Upcoming Events

IMBIZO5 @ Woods Hole Oceanographic Institution
Oct 2 @ 6:12 pm – Oct 5 @ 7:12 pm

imbizo5_web-banner-1OCEAN CERTAIN will be present at the IMBIZO5 conference in Woods Hole.

The fifth IMBeR IMBIZO (the Zulu word for a gathering) will be hosted by the Ocean, Carbon & Biogeochemistry Group at the Woods Hole Oceanographic Institution, Woods Hole, MA, USA from 2-5 October 2017. The aim of the IMBIZO 5 is to progress the implementation of the new IMBeR Science Plan (2016-2025). The overall theme of the meeting is Marine biosphere research for a sustainable ocean: Linking ecosystems, future states and resource management. This is the basis of the science plan where the research goal is to Understand, quantify and compare the historic and present structure and functioning of linked ocean and human systems to predict and project changes including developing scenarios and options for securing or transitioning towards ocean sustainability.

The meeting will consist of three concurrent but interacting workshops, with joint plenary and poster sessions. This format has previously been successful in promoting discussion between disciplinary experts, in developing interaction between biogeochemical, ecological and social science research, and in producing synthesis papers and journal special issues. To optimize participant interactions, each of the three workshops will be restricted to 40 participants. The themes of the workshops highlight the direction of IMBeR science over the next ten years, and the scales and interactions that will be explored.

We were accepted with an interdisciplinary paper,  titled: REDUCING UNCERTAINTY IN SCENARIO DEVELOPMENT THROUGH TRANSDISCIPLINARY INTEGRATION OF QUALITATIVE AND QUANTITATIVE DATA IN A DECISION SUPPORT SYSTEM – we will present this in Workshop 1: Critical constraints on projections.

This is our abstract:



Tiller, R.; De Kok, J.L.; Ardelan, M.; Tsagaraki, T.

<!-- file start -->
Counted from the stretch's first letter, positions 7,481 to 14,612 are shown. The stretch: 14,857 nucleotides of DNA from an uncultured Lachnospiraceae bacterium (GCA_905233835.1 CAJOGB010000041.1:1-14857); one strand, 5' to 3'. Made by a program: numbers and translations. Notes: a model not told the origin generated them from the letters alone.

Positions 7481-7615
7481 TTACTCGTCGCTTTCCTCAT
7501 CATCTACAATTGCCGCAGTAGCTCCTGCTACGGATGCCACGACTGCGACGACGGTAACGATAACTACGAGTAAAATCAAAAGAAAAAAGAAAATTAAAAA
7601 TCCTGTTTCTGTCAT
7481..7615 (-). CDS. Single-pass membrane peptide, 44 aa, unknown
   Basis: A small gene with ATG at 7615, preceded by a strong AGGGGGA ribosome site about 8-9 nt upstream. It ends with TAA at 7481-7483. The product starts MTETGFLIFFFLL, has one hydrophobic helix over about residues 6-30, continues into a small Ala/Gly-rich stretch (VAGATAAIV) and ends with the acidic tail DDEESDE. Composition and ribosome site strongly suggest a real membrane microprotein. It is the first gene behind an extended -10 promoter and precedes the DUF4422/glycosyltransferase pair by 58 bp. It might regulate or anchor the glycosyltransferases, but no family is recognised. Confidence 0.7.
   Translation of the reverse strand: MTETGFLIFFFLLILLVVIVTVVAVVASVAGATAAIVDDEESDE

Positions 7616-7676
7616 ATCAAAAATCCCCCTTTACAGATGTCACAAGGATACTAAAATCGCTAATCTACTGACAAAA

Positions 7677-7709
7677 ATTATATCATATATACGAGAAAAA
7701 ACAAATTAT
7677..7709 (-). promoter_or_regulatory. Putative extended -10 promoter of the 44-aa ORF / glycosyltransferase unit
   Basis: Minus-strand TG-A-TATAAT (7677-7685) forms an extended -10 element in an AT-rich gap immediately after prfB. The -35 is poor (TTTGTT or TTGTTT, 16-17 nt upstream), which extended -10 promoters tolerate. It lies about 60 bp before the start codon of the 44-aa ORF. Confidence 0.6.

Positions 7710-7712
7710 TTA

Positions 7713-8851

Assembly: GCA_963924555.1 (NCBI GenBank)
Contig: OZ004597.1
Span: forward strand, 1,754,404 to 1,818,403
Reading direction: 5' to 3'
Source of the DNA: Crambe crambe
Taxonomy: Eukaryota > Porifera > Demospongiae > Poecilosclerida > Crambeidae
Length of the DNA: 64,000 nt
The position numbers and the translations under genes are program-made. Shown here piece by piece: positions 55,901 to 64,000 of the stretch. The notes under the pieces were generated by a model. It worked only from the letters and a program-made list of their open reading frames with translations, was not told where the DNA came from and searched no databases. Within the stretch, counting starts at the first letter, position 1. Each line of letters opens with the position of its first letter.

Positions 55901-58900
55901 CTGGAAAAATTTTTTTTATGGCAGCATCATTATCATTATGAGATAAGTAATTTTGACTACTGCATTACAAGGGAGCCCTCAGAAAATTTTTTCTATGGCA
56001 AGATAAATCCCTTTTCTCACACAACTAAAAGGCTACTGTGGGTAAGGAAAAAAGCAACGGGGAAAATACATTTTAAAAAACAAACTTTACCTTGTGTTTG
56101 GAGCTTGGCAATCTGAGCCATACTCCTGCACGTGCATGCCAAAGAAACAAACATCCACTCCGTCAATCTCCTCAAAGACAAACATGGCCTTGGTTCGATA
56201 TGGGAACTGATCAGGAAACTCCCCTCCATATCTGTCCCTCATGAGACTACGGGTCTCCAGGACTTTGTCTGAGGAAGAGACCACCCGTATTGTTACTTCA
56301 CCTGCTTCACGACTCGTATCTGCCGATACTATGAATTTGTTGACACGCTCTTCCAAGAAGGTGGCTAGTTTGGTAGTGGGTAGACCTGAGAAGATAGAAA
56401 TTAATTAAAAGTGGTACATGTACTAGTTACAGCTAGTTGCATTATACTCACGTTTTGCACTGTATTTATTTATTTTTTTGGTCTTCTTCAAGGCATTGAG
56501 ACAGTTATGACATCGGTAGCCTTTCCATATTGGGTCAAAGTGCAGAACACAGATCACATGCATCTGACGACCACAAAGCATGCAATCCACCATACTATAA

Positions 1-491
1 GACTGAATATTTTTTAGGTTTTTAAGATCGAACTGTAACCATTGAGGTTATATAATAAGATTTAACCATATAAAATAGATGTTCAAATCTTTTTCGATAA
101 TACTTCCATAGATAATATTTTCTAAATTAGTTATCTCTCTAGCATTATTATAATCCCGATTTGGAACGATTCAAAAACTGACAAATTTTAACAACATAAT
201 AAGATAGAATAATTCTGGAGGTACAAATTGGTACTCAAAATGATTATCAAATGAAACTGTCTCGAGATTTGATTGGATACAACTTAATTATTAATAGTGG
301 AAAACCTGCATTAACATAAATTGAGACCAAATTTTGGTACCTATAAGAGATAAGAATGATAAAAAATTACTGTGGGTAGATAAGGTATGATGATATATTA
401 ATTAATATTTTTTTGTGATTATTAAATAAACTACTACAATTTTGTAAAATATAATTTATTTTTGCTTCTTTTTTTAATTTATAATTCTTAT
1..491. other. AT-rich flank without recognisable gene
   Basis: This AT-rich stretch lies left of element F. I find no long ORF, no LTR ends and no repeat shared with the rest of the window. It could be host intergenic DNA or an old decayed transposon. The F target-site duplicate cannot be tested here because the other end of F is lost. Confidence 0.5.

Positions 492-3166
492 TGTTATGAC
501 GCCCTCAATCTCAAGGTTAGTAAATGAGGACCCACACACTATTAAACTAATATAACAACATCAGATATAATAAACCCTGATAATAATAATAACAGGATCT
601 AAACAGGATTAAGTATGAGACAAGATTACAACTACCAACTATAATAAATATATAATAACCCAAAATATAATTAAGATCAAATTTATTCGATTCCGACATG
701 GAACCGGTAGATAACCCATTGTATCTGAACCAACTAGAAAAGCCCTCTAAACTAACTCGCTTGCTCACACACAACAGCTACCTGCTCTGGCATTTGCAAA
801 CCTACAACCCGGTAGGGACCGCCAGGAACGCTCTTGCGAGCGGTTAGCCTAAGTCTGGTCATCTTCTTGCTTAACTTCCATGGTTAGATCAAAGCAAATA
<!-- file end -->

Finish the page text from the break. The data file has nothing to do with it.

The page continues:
Stakeholders are increasingly being sought out for their opinions on environmental policy. The direct inclusion of their perceptions in environmental models, however, has been limited given the challenges in among others incorporating non-numerical data into mathematical models. However, excluding stakeholders from the model-building process can lead to models that provide policy advice that prove difficult to implement because of a lack of stakeholder acceptance of model results (legitimacy). Natural resource management is one area where stakeholder engagement in the ‘modelling process’ has strong efficacy. For example, the projected increase in sea surface temperature due to climate change, and the pivotal role of the microbial food web in determining carbon cycling in the euphotic zone, is expected to facilitate large changes in the marine food web under different scenarios. An integrated model as such will give scenarios to regional marine or coastal authorities and stakeholders  on the long-term changes in fisheries or aquaculture productivity, and how this could affect local communities in their area. We explore this approach with qualitative data from stakeholder driven workshops in Northern Norway that have been quantified by combining systems thinking with fuzzy cognitive mapping. We then integrated this data with a combination of ecosystem- and climate models and experimental outputs that take into account the effects of increased carbon inputs in Arctic ecosystems and the structure and function of the food web, and combine this into an operational decision support system. This integration helps us identify the relevant stakeholder perceptions of challenges, opportunities and adaptive capacity under different climate- and ecosystem scenarios and how these translate into real-life perceptions on the effect of these changes. This information is useful for management purposes, and as such is a working example of an integrated system that can be applicable to other geographical and issue areas.